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Chipping Norton Poetry and Music Festival Windrush Valley School A number of children from Windrush Valley School attended the annual Chipping Norton Music, Speech and Drama Festival, held in the Town Hall recently. It was great to be involved and to see so many schools taking part. Thank you to all the children from Windrush Valley who practiced extremely hard for their choosen pieces, all of whom displayed confidence and enjoyment whilst performing. Windrush Valley School was represented by: Ÿ Ÿ Ÿ Ÿ Ÿ Ÿ Ÿ Ÿ Ÿ Ÿ Ÿ Ÿ Ÿ Ÿ

Isabel Slater Emma Slater Florence Denham Saskia Boyns Max Boyns Mark Milner Daniel Milner Luke Milner Rupert Smith Henry Gardner-Roberts Rose Cooper Freddie Astor Eva Astor Jessica Todd

Well done to you all. The very next day, our much celebrated band returned to the Town Hall to play in an ensemble, conducted by Mr Ian Lovell-Meade. The event was well attended by parent’s and grandparents alike, who must have been delighted when the Windrush Valley Band was awarded a distinction for their arrangement of “Ode to Joy”, Beethoven 9th Symphony, and a medley of Walt Disney tunes; both arrangements by Mr Lovell-Meade. Thank you to all the children who took part, to Mr Lovell-Meade and all the families that support this wonderful event.

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Performing Arts, Sports and Music Festivals, we’ve been really busy at Windrush Valley School What an incredibly busy time the children of Windrush Valley School (Ascott-under-Wychwood) have had over the Easter and Summer Terms ..... New Beaconsfield Hall was the venue for our senior school annual production. This year the children did a take on Cinderella, performing Cinderella Rockerfella over 2 evenings, to a full house both nights. A budding future star to look out for, Emma Slater, played Cinderella, opposite Henry Gardner-Roberts as Rockerfella; Buttons was wonderfully performed by William Burnell. Their fellow cast members from Forms 2 through to 6 were equally exceptional; with a special mention of praise to the 2 ugly sisters, Neil Atkinson and Andy Dunstall – who certainly looked the part! As well as fitting in all the play rehearsals and 2 evening performances the children found the time to take part in the many competitive sporting events the school is involved with, culminating in our Annual Swimming Gala and the Windrush Valley School annual Football Tournament. Our annual swimming gala, held at Kingham Hill School, is always great fun for children, staff and parents alike, and this year’s event was no exception. The standard of swimming from Form 1 through to the top end of our school is excellent, with several children representing the ISA North London* area national swimming team. The children and staff of WVS would like to thank Kingham Hill for hosting this event and providing much welcomed and needed refreshments. Also, a big thank you to Mrs Massy and Mrs Hicks, our weekly swimming teachers, who always ensure our swimming lessons are fun with lots of praise and encouragement. What a great day was had by all at the Windrush Valley School annual football tournament, held at Ascott-under-Wychwood Playing Fields recently. We have hosted this event for many years, and each year the weather gets better, and the standard of football surpasses all previous years. Page 26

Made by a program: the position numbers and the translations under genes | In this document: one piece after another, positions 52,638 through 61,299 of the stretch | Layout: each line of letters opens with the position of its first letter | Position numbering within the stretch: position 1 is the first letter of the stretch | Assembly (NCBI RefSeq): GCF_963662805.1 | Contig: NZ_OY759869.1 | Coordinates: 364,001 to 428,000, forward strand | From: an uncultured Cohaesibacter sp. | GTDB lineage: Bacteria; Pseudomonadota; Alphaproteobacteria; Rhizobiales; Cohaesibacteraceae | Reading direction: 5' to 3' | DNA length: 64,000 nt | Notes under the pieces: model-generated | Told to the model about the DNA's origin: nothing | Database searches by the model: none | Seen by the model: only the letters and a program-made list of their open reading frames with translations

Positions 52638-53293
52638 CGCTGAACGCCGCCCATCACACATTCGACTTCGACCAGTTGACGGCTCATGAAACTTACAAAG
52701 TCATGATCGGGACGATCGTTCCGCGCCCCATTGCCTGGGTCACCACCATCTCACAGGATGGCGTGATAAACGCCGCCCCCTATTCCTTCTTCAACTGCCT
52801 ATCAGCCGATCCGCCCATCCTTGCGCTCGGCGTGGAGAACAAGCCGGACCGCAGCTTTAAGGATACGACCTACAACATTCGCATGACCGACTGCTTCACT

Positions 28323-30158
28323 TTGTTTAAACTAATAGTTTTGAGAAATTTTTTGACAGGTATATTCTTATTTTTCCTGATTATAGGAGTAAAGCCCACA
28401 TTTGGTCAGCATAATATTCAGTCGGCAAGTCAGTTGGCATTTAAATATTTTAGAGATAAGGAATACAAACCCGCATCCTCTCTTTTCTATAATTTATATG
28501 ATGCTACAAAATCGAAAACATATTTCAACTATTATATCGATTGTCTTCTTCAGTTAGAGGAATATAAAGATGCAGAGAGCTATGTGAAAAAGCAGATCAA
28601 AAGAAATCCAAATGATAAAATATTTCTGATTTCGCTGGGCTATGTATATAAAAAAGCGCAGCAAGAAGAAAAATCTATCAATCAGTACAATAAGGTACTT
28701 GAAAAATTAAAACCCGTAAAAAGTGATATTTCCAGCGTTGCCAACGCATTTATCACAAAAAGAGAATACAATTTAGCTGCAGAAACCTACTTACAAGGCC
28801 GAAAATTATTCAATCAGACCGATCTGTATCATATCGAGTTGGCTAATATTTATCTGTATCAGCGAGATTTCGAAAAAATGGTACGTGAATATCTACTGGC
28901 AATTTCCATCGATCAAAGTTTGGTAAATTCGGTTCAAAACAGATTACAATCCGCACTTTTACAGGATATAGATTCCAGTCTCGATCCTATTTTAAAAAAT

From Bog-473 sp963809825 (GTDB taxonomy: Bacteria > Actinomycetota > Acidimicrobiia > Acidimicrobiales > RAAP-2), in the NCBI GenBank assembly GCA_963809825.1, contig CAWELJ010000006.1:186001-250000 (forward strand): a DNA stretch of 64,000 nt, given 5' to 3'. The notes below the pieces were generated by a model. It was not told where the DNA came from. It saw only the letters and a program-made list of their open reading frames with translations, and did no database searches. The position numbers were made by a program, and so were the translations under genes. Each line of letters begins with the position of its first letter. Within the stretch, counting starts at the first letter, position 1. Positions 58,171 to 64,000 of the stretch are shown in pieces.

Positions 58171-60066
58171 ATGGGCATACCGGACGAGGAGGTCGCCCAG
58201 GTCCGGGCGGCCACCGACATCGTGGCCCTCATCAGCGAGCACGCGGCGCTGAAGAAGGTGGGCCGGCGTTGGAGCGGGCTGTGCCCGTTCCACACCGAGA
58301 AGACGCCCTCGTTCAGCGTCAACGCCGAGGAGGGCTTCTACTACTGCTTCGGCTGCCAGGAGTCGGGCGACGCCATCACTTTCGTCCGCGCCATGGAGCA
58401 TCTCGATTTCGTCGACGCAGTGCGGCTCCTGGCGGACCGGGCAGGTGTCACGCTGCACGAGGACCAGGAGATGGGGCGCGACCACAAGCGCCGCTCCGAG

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With a wonderful atmosphere, sunny weather and great football; everyone enjoyed the day. Windrush Valley U11 team won the senior tournament, with Emmanual Christian U9’s taking home the trophy for the junior section. A very big thank you to everyone involved; players, parents, WVS Year 6 helpers and staff alike, and let’s hope next year is even better. Wychwood Valley School

Ascott Village Shop Online!

You can now find the shop on: Email : [email protected] Twitter : @AscottShop Facebook : Ascott Village Shop (become a fan) Website :

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Ascott Village Fete Another year, another successful Village Fete and despite the heavy rain during the week, the sun shone for the Saturday afternoon! A variety of entertainment was there to entice people through the gates: Our now infamous Dog Show, Children’s Punch and Judy and magic show, paint your own Pottery, The Debbie Arthurs Jazz Band and magnificent performances from The Wychwood and Leafield Primary Schools. There was also a “lump in your throat” dance display of “Somewhere over the Rainbow” from the Ascott Pre- School, just wonderful! Bunting decked marquees were filled with stalls selling anything you wanted! Early Christmas presents, plants potted in decorative containers or plants ready to put in your garden, second hand books, home made cakes, toys, bottles and the White Elephant, where you would have found that item you’ve always wanted!! Whilst the raffle stall was successfully heading for a 1,000 plus tickets to be sold! The BBQ, beer and teas were kept busy providing some excellent burgers, sausages, beers and cakes for all the hungry parents keeping an eye on their children who were enjoying the Bouncy Castle Page 28

and the Gladiator Jousting. The vintage cars and tractors were also attracting both young and old as were the quick witted remarks made by our resident MC, Tim Lyon. None of this would happen if the army of volunteers didn’t come forward every year to help, so on behalf of the Fete Committee, thank you to each and everyone of you and to those who supported the afternoon, thank you too! You helped raise £3,700 which goes towards the upkeep of our lovely Village Church. As ever, my personal thanks go to “The Apron Girls” Louise, Jacquie, Mary and Vicky. Debra Cull